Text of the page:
Memorial plaque to the left of the entrance to the headquarters of the Royal Scottish Country Dance Society at12 Coates Crescent Edinburgh, EH3 7AF
Ysobel Stewart (1882 - 1968)
Other Scottish Country Dances for this Day
Today's Musings, History & Folklore
"Mrs. Stewart— bagpiper, wood-carver, bookbinder, spinner, weaver, knitter of tartan hose, and Gaelic speaker— left a legacy of altruism and graceful social dance enjoyed worldwide by many races and all levels of society."
~ Mrs. Stewart of Fasnacloich: First Lady of SCD by Donald E. Holmes
In November 1923, a small group of people interested in Scottish Country Dances met in Glasgow. The meeting, called by Mrs Ysobel Stewart of Fasnacloich and Miss Jean Milligan of Glasgow on the 26th of November 1923, marked the beginning of the movement which is now world-wide and known as "The Royal Scottish Country Dance Society".
Mrs Stewart of Fish Hoek
The Royal Scottish Country Dance Society (RSCDS), was founded in 1923 as the Scottish Country Dance Society by Jean Milligan and Ysobel Stewart of Fasnacloich, who wanted to preserve country dancing as performed in Scotland, country dancing having fallen into disuse after the influx of continental ballroom dances such as the waltz or quadrilles and, later on, American-style dances like the One-step or foxtrot.
From Mrs. Stewart of Fasnacloich: First Lady of SCD by Donald E. Holmes:
Ysobel Campbell was born on November 23, 1882, in Appin, Argyll. On January 6, 1909, at Christ Church Lochgilphead (Episcopal) she married John Charles Stewart of Fasnacloich, a captain in the Imperial Light Horse who worked in the Board of Agriculture and Fisheries department where Ysobel was Vice-President.
She was also Commissioner of Girl Guides for Argyll in 1923 and Head of Training of Guides throughout Scotland from 1920-1927. She was awarded the "Silver Fish" (1925) "the highest possible award for good service and only granted by Headquarters".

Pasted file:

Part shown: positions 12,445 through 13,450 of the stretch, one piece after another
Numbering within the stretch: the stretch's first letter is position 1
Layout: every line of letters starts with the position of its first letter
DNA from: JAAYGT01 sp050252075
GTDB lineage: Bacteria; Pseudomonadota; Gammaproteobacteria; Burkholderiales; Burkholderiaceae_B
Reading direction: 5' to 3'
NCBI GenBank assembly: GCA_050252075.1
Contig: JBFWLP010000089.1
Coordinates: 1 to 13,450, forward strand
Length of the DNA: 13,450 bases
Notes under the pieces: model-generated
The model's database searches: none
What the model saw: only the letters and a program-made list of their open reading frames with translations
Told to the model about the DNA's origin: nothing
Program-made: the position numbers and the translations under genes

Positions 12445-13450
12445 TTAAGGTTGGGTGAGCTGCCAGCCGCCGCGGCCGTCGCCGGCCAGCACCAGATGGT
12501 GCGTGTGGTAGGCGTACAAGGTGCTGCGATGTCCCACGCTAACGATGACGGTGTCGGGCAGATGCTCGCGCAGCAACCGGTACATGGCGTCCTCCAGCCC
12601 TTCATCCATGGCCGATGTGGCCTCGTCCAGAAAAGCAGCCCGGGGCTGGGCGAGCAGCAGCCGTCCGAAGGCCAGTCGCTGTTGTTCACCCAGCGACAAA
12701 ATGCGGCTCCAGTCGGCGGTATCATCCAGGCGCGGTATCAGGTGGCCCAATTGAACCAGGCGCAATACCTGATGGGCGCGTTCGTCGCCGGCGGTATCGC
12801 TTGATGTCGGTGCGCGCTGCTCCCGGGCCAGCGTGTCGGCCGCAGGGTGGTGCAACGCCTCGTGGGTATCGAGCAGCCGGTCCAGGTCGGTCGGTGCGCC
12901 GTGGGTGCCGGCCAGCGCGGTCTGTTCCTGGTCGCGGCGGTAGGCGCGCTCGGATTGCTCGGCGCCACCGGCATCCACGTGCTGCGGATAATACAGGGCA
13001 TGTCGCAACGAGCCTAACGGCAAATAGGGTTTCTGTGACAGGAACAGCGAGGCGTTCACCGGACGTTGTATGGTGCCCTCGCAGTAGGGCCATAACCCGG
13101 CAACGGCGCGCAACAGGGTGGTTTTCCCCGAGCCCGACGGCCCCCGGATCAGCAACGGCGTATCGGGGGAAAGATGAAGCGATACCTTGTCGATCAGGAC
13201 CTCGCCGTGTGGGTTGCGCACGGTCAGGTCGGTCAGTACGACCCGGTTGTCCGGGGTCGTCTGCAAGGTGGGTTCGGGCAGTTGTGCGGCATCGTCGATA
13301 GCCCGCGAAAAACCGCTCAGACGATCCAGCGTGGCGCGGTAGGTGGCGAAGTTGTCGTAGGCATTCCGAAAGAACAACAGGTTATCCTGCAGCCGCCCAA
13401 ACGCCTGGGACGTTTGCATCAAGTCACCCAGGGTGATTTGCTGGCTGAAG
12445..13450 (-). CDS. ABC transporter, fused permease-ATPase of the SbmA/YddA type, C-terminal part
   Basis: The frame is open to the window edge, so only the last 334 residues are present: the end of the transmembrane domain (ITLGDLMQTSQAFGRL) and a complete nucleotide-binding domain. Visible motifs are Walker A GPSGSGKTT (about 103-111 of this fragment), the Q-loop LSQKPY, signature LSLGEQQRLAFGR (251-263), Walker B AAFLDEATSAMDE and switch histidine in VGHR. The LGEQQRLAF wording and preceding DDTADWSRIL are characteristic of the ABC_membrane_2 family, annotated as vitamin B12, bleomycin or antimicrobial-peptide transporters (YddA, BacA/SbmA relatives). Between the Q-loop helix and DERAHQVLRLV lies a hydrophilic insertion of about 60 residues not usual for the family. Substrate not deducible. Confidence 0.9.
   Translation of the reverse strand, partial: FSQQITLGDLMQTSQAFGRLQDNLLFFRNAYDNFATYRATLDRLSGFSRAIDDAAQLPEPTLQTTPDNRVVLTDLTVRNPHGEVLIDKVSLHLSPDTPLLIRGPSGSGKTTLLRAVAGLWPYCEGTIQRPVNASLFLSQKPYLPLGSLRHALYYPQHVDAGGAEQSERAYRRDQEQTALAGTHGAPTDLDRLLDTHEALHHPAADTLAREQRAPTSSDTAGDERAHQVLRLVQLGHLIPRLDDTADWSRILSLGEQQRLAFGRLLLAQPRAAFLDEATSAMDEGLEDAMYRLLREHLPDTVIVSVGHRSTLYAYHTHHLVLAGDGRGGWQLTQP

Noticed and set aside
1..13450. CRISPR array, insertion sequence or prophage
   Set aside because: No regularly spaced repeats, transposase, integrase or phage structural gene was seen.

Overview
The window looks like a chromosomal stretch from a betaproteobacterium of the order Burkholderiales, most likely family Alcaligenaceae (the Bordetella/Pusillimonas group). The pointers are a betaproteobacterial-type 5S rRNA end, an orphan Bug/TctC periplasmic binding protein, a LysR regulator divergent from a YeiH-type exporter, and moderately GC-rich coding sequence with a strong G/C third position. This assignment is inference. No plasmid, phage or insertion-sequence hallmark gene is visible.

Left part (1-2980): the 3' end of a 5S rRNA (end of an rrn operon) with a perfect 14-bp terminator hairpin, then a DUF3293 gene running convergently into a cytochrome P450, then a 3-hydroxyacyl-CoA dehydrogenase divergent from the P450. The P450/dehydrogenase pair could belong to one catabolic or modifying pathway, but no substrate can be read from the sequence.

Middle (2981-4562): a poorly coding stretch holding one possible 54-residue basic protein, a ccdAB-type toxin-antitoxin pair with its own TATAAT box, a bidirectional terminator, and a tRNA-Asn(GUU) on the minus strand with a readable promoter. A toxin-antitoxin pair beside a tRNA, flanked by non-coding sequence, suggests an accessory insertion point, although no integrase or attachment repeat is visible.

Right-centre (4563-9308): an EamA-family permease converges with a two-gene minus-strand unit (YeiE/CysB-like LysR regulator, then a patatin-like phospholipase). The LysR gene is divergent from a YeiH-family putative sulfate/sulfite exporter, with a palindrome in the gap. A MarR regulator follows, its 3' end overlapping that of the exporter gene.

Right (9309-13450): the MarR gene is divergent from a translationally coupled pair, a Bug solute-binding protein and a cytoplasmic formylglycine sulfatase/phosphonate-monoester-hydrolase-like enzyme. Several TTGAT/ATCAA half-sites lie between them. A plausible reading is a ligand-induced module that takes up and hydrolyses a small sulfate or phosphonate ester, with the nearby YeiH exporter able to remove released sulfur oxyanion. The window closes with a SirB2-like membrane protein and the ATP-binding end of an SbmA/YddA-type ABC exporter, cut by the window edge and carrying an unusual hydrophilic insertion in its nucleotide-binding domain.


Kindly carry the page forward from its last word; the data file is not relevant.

Since Scottish girls were being taught English Country dances, she decided Guides in Scotland should learn Scottish Country Dances. It was on an Edinburgh walk "along Princes Street that I determined to have the first book of country dances published and so the society was originated". Mrs. Stewart took "a blank book with lines for music on alternate pages and wrote descriptions of country dances I had always known and danced
in Argyll, and copied the music on opposite pages. I showed this book, at a Commissioners' Conference, to representatives from all the Airts, and found agreement as to the manner of carrying out the dances."
To revive the friendly spirit of Scottish dance, she approached Michael Diack of Patersons, a Glasgow publisher who paid for the book's production and who later suggested the first examination for Scottish Dance teachers. She insisted the dances be published and distributed to Guides. He agreed conditionally— only if the dances were verified as correct. Fortunately, many elderly people could give definite and authentic information on correct form of dance and technique excellently taught in their youth. He arranged the meeting between Mrs. Stewart and Jean Milligan, a lecturer in physical education at Dundas Vale College who used Scottish dances with her students. Together, they wanted to preserve country dancing as performed in Scotland since it had fallen into disuse after the influx of continental ballroom dances like the waltz or quadrilles and Foxtrot. Mrs. Stewart and Miss Milligan attended a meeting in the Athenaeum in Glasgow on November 26, 1923, where 27 people "interested in Scots country dancing" formed the core of the fledgling society. She says "I was appointed Honorary Secretary - a post which I held for ten years. Book 1 (my manuscript) was published and the society grew beyond the conception of Miss Milligan or me".
The Society collected dances from living memory as well as from old (17th-, 18th-, and19th-century) manuscripts and republished them in a series of books. Most of these dances needed some interpretation, and the dance style itself underwent serious standardization, becoming much more balletic instead of the easy-going style that was the norm in the early 20th century, and which the Society's founders considered sloppy and untraditional. Wherever possible, the oldest known form of the dance was adopted In 1955, prompted by rheumatism, the death of her husband in 1948, and the death of their only child Duguld in 1916 at age 5, she moved to South Africa to be with her cousins and niece. Mrs. Stewart— bagpiper, wood-carver, bookbinder, spinner, weaver, knitter of tartan hose, and Gaelic speaker— left a legacy of altruism and graceful social dance enjoyed worldwide by many races and all levels of society.
For more details of Mrs. Stewart's life, click her portrait.